Mike Hanchett’s name has been synonymous with wrestling in the Edmonds community for more than four decades.
For 29 years, Hanchett coached at College Place Middle School, Edmonds High School and Edmonds-Woodway High School. He served as an assistant coach for 20 years combined at Edmonds and Edmonds-Woodway under legendary Coach Mike Hess and then for nine years as the head coach at EWHS beginning during the 2000-2001 school year, following Hess’ passing. Although he retired in 2009, Hanchett could still often be found attending the annual Edmonds Invite wresting tournament, where the Coaches Sportsmanship award continues to bear his name.
Hanchett passed away at his Edmonds home on Aug. 16 at the age of 66, and his former wrestlers and colleagues remember him as a coach whose impact went far beyond the mat.
Former Edmonds Mayor Mike Cooper, who currently serves as the public address announcer for the Edmonds-Woodway wrestling squad, first met Hanchett when the two attended school together in Edmonds. Cooper would also go on to coach with Hanchett at College Place Middle School, and recalls Hanchett as a coach who was encouraging and enjoyed sharing his love of the sport.
“He (Hanchett) was focused on helping the kids improve and learning to love the sport,” said Cooper who mentioned that Hanchett also made it a point to not berate an athlete when things didn’t go as planned. “During a match, Mike would calmly walk a kid through his mistakes and finish with a smile.”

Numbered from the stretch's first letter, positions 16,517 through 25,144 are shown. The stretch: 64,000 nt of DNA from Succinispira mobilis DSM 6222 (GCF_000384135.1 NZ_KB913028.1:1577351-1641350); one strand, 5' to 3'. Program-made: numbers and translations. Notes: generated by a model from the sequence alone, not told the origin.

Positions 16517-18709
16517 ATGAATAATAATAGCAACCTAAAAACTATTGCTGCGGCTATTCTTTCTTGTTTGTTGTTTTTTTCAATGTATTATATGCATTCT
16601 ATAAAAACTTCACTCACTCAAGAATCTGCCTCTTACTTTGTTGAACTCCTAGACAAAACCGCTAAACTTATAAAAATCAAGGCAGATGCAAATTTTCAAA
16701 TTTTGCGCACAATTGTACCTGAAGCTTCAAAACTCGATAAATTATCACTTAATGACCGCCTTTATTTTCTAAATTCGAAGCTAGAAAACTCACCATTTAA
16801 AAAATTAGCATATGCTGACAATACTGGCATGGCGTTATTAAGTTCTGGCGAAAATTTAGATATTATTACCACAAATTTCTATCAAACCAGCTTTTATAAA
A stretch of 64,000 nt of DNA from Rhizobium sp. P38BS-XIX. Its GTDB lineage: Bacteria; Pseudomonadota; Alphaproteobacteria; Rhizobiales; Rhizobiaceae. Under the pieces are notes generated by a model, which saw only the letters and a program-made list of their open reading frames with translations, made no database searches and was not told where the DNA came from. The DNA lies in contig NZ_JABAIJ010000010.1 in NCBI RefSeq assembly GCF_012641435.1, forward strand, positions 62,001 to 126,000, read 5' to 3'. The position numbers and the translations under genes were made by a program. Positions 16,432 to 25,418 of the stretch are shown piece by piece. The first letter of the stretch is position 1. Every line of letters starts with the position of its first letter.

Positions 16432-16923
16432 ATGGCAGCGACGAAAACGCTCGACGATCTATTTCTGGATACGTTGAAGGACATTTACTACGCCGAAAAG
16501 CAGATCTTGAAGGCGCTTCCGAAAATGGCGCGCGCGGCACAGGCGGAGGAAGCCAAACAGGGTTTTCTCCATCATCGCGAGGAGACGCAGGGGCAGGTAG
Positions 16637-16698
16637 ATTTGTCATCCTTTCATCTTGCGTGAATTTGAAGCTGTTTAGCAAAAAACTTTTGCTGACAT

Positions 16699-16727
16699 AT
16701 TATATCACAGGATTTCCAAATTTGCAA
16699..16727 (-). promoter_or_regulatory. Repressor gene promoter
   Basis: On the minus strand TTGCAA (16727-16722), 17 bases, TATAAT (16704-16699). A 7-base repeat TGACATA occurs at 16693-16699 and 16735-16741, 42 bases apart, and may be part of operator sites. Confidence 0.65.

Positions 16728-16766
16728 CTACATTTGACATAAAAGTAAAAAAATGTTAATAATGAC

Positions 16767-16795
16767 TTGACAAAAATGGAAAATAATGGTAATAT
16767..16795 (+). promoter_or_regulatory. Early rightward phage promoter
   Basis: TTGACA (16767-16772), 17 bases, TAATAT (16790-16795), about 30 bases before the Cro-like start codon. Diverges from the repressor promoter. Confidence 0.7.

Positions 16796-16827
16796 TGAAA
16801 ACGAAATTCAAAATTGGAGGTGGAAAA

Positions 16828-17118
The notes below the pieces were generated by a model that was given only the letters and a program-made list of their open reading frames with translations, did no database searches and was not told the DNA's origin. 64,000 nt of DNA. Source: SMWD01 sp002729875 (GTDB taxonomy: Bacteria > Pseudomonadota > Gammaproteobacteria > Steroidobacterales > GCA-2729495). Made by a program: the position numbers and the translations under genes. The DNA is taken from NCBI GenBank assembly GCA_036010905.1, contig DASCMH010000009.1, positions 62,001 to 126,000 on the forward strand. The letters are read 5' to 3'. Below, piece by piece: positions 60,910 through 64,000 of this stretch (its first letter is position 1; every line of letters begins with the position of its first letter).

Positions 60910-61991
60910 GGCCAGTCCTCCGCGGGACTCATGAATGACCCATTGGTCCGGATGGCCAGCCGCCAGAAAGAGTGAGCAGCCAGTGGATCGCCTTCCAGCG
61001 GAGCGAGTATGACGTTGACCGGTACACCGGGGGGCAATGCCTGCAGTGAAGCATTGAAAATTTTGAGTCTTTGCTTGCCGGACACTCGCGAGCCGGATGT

Cooper also recalled that Hanchett was always up for learning new methods and techniques, even if it meant putting his own health in danger. Cooper shared a story about when Lynnwood High School alum, legendary wrestler and future movie action star Randy Couture came by the school for a wrestling clinic. “Randy was fresh off winning a medal at the Pan Am Games and was headed to the Olympic Trails. Hanchett volunteered to be Randy’s demonstration dummy. Randy was demonstrating a body lock grip move and he kept asking Hanchett if he could feel it yet. Mike laughed and said ‘Your grip should be tighter.’” At that point, Cooper said, Couture ratchet up the grip and tossed Hanchett to the mat.
“Out of breath, Mike smiled and said ‘That was better,'” Cooper recalled. “I asked Mike why he put himself through that. His answer was, ‘If I can’t experience it, I can’t teach it.'”
It wasn’t uncommon, Cooper added, for Hanchett to serve as a workout partner on the mat for many of the bigger guys that came through the program, and those wrestlers would often find success by “using the famed Hanchett body lock bear hug,” Cooper recalled.
Marcus Requa won a state wrestling championship while at Edmonds High School in 1989. “Coach Hanchett was pretty much the guy that kept me mentally in the game for the last two years of my high school career,” Requa said. “I really don’t think that I was the best wrestler the year I won state. I do, however, believe I was the most mentally prepared wrestler that year. Hanch would walk me through every aspect of the match from the first whistle to getting my hand raised (in victory).”